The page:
5. Using a prompt buffer				prompt-buffer

If you want to type input for the job in a Vim window you have a few options:
- Use a normal buffer and handle all possible commands yourself.
  This will be complicated, since there are so many possible commands.
- Use a terminal window.  This works well if what you type goes directly to
  the job and the job output is directly displayed in the window.
  See terminal.
- Use a window with a prompt buffer. This works well when entering a line for
  the job in Vim while displaying (possibly filtered) output from the job.

A prompt buffer is created by setting 'buftype' to "prompt". You would
normally only do that in a newly created buffer.

The user can edit and enter one line of text at the very last line of the
buffer.  When pressing Enter in the prompt line the callback set with
prompt_setcallback() is invoked.  It would normally send the line to a job.
Another callback would receive the output from the job and display it in the
buffer, below the prompt (and above the next prompt).

Only the text in the last line, after the prompt, is editable. The rest of the
buffer is not modifiable with Normal mode commands.  It can be modified by
calling functions, such as append().  Using other commands may mess up the

After setting 'buftype' to "prompt" Vim does not automatically start Insert
mode, use :startinsert if you want to enter Insert mode, so that the user
can start typing a line.

The text of the prompt can be set with the prompt_setprompt() function. If
no prompt is set with prompt_setprompt(), "% " is used. You can get the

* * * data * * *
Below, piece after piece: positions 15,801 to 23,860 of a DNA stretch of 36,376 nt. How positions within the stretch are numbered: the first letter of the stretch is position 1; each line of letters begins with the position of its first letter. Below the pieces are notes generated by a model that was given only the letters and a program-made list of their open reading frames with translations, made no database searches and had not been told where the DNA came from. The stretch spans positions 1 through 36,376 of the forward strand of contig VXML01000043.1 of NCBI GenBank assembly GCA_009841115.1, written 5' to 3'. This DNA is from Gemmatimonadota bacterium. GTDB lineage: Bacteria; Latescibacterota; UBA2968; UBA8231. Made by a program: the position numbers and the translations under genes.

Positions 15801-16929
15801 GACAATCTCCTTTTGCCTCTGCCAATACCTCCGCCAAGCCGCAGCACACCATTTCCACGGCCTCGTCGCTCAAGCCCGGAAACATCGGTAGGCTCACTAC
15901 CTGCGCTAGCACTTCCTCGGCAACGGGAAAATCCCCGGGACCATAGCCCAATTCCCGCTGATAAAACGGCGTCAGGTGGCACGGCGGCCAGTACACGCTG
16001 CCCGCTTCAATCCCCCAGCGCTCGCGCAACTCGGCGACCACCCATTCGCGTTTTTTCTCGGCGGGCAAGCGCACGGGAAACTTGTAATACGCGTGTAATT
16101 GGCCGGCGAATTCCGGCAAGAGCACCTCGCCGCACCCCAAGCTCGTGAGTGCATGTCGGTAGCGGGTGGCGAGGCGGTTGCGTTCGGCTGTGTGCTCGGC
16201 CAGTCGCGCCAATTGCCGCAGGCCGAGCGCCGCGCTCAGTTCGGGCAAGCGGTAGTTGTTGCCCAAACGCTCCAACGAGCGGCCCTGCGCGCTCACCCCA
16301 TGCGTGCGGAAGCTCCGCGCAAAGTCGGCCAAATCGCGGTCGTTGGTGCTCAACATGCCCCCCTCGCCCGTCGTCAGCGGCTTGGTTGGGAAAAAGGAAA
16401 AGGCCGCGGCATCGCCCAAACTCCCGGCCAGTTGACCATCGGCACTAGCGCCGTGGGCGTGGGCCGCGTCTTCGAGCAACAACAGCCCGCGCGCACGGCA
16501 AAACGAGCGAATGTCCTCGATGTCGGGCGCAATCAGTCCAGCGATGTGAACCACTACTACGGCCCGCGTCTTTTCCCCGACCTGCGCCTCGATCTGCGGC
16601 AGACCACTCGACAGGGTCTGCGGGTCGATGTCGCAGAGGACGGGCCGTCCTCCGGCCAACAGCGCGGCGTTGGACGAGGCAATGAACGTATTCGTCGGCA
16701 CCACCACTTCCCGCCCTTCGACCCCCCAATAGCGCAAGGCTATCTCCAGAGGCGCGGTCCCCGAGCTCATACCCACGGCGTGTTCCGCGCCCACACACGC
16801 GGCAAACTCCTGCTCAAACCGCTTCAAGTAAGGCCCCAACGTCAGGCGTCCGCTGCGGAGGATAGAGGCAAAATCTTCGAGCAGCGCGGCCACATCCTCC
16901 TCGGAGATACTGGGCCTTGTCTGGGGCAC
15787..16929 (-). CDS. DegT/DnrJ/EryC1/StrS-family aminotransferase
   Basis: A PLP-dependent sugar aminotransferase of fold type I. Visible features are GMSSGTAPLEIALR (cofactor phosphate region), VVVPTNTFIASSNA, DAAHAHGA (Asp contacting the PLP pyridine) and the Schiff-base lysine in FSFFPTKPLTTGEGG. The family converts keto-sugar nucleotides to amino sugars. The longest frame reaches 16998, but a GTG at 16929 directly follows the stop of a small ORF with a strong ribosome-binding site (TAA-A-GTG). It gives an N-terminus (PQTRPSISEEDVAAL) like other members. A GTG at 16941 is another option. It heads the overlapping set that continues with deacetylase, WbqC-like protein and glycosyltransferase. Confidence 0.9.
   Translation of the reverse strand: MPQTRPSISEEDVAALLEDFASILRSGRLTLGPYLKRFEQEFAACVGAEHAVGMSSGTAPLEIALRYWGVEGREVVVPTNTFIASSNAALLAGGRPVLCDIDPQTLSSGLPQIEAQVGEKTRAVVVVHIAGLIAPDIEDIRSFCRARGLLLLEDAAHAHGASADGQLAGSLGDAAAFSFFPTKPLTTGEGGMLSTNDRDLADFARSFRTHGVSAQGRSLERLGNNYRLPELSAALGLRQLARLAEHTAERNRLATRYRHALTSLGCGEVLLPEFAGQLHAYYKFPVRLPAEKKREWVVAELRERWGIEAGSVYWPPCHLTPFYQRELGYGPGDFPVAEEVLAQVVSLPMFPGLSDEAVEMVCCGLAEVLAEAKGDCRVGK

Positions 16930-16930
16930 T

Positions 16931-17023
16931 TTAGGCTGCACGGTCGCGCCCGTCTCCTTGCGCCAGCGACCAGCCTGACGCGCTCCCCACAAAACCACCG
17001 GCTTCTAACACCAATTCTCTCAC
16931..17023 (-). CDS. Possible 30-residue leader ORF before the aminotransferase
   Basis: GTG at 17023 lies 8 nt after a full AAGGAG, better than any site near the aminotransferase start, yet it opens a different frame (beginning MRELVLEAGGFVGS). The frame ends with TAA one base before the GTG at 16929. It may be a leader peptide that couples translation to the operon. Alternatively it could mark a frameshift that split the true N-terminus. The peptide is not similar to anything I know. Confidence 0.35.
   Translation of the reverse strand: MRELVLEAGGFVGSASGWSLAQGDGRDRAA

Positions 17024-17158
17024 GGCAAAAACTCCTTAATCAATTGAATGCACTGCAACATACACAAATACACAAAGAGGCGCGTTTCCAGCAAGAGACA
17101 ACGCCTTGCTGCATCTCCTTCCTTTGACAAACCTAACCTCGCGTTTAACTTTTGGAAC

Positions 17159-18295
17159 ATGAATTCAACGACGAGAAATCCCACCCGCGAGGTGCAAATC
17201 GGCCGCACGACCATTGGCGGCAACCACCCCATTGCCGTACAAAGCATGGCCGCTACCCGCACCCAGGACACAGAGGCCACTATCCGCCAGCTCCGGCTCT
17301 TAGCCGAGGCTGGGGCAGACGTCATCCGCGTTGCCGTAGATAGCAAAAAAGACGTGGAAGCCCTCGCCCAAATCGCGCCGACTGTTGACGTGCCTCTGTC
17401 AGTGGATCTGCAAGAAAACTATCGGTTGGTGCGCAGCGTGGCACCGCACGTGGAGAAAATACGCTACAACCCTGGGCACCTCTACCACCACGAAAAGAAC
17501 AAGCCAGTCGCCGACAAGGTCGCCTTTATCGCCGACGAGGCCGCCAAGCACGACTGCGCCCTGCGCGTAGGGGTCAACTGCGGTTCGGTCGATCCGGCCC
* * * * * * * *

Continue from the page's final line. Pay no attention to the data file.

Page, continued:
effective prompt text for a buffer, with prompt_getprompt().

The user can go to Normal mode and navigate through the buffer.  This can be
useful to see older output or copy text.

The CTRL-W key can be used to start a window command, such as CTRL-W w to
switch to the next window.  This also works in Insert mode (use Shift-CTRL-W
to delete a word). When leaving the window Insert mode will be stopped.  When
coming back to the prompt window Insert mode will be restored.

Any command that starts Insert mode, such as "a", "i", "A" and "I", will move
the cursor to the last line.  "A" will move to the end of the line, "I" to the
start of the line.

Here is an example for Unix.  It starts a shell in the background and prompts
for the next shell command.  Output from the shell is displayed above the

	" Function handling a line of text that has been typed.
	func TextEntered(text)
	  " Send the text to a shell with Enter appended.
	  call chansend(g:shell_job, [a:text, ''])

	" Function handling output from the shell: Add it above the prompt.
	func GotOutput(channel, msg, name)
	  call append(line("$") - 1, a:msg)

	" Function handling the shell exits: close the window.
	func JobExit(job, status, event)

	" Start a shell in the background.
	let shell_job = jobstart(["/bin/sh"], #{
		\ on_stdout: function('GotOutput'),
		\ on_stderr: function('GotOutput'),
		\ on_exit: function('JobExit'),
		\ })

	set buftype=prompt
	let buf = bufnr('')
	call prompt_setcallback(buf, function("TextEntered"))
	call prompt_setprompt(buf, "shell command: ")

	" start accepting shell commands